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  • Barbaren, rebellen en mandarijnen: De VOC in de slag met China in de Gouden Eeuw by Aad van Amstel
  • Leonard Blussé (bio)
Aad van Amstel. Barbaren, rebellen en mandarijnen: De VOC in de slag met China in de Gouden Eeuw. Amsterdam: Uitgeverij Thoeris, 2011. 368pp. Paperback €23.50, isbn 978-90-72219-65-7.

In February 2012, a Taiwanese delegation, consisting of the minister of indigenous affairs, Sun Ta-ch’uan, and fifty-five indigenous district officials, visited Holland on a fact-finding mission. The visitors were received at Leiden University and at the National Archives in The Hague, where the archives of the former Dutch East India Company [Verenigde Oost-Indische Compagnie (VOC)] are kept. The objective of these Taiwanese visitors was to acquire more knowledge about their own history during the so-called Dutch colonial period in Taiwan. Starting with the establishment of Castle Zeelandia in the summer of 1624, the Dutch ran a colonial administration until they had to surrender power to the Chinese warlord and Ming loyalist Zheng Chenggong, alias Coxinga, on February 1, 1662.

During the thirty-seven years that the Dutch maritime trading company more or less controlled large parts of the island, its functionaries, merchants, local administrators, and clergymen kept diaries and travelogues and wrote various reports about their daily encounters with the indigenous peoples of Formosa, as the island was called in those days. Ironically, from that relatively short period, more written evidence has been preserved about Taiwan’s indigenous society than during the two hundred years of Qing dynasty rule, when the island was effectively transformed from an ethnically Austro-Malay culture into a Chinese frontier society. Nowadays, only some 450,000 descendants of the original island population, spread over fourteen different tribes, are surviving in the highlands and on the Pacific coast of Taiwan, while some 23 million Han Chinese, all descendants of immigrants from the mainland, make up the bulk of the population.

In the not-so-distant past, historians writing about the Dutch colonial period were limited to using an anthology of original Dutch source materials published in the Reverend William Campbell’s Formosa under the Dutch Described from Contemporary Records (London 1903), a collection of the English translations of two Dutch seventeenth- and eighteenth-century publications. Yet the situation has changed dramatically since the 1980s, when all remaining diaries of the successive Dutch governors residing at Castle Zeelandia were published by Leiden researchers in four large volumes (Blussé, Milde, and Everts, De Dagregisters van het Kasteel Zeelandia, Taiwan, [The Hague: Nijhoff, 1986–2000]). José E. Borao Mateo of National Taiwan University published in addition two volumes of English translations of all the Spanish documents that have been preserved about Taiwan, including the brief Spanish occupation (1625–1641) of the northern tip of the island (Spaniards in Taiwan [Taipei: SMC, 2000–2001]). Since 2000, another four volumes, in English, of source publications about the Dutch encounter with the native people of Formosa have been published by the Shung Ye Museum of Formosan [End Page 492] aborigines (L. Blussé and Natalie Everts, The Formosan Encounter [Taipei: Shung Ye Museum of Formosan Aborigines, 1999–2010]).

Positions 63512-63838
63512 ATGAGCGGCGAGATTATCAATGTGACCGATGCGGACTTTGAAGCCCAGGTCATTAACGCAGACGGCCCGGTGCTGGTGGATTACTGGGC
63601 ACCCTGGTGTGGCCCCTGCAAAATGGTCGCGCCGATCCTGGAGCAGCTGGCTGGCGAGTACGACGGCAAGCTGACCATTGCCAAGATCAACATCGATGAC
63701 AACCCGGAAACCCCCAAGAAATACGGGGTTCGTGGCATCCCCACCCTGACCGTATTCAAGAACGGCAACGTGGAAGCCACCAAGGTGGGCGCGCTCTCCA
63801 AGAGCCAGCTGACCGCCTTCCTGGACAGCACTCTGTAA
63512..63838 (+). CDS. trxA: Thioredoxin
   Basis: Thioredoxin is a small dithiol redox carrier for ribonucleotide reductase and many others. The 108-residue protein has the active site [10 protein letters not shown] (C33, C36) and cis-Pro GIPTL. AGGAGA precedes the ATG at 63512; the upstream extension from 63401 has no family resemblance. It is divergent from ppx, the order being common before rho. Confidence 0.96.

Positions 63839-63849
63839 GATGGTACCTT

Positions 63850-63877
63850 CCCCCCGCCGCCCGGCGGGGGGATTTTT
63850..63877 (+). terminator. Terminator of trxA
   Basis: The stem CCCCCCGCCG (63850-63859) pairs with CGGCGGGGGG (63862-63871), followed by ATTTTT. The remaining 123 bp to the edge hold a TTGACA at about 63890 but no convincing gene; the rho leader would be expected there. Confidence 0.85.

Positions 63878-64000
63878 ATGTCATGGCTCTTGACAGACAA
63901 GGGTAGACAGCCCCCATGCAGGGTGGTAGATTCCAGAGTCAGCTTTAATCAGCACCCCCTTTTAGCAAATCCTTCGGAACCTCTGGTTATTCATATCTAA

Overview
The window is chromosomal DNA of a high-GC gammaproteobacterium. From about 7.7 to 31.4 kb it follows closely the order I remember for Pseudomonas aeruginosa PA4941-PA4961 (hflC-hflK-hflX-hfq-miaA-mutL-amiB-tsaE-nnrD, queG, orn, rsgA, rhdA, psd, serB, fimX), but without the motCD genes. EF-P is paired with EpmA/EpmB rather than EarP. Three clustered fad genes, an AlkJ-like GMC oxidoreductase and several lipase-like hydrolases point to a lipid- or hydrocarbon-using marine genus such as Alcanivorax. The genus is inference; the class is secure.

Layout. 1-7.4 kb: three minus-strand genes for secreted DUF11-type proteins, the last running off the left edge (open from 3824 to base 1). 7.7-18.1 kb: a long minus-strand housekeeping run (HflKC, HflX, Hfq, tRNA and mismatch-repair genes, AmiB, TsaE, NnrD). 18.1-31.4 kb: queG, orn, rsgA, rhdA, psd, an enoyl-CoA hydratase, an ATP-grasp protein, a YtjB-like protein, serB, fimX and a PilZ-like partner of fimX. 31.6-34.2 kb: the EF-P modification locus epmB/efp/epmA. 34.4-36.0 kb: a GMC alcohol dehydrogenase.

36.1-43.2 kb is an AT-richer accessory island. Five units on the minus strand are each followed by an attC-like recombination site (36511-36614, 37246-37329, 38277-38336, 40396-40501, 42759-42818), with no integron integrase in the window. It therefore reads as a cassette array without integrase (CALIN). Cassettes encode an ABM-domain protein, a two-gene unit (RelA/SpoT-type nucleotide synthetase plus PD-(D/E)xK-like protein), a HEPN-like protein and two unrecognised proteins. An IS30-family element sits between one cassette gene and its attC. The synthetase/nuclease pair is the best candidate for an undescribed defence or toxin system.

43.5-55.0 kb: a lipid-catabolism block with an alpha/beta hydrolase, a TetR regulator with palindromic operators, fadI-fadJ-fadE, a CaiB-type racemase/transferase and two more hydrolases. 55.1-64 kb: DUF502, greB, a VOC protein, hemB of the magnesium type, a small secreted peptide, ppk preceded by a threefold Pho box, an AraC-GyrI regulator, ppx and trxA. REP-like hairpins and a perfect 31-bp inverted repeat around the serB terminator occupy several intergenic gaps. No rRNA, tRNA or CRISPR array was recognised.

Among the important studies based on these new source publications that have recently appeared, the published PhD theses of Tonio Andrade and Ch’iu Hsin-hui should be mentioned. Andrade’s How Taiwan Became Chinese (New York: Columbia University Press, 2009) deals with the Dutch period in terms of the co-colonization of the island by the Dutch and Chinese settlers. Ch’iu’s The Colonial Civilizing Process in Dutch Taiwan (Leiden: Brill Academic Publishers, 2008) inquires into the impact of the Dutch colonial regime on the native population.

Aad van Amstel, the author of the first complete study of the frenetic Dutch activities on the Chinese coast and in Taiwan during the seventeenth century, has also extensively employed the recently published source publications but not the studies by Andrade and Ch’iu (probably because they were published while he was already finishing up his own manuscript). Employed as a language teacher in Taiwan and Guandong Province, this Dutch author became interested in the history of the early Dutch-Chinese relations when he...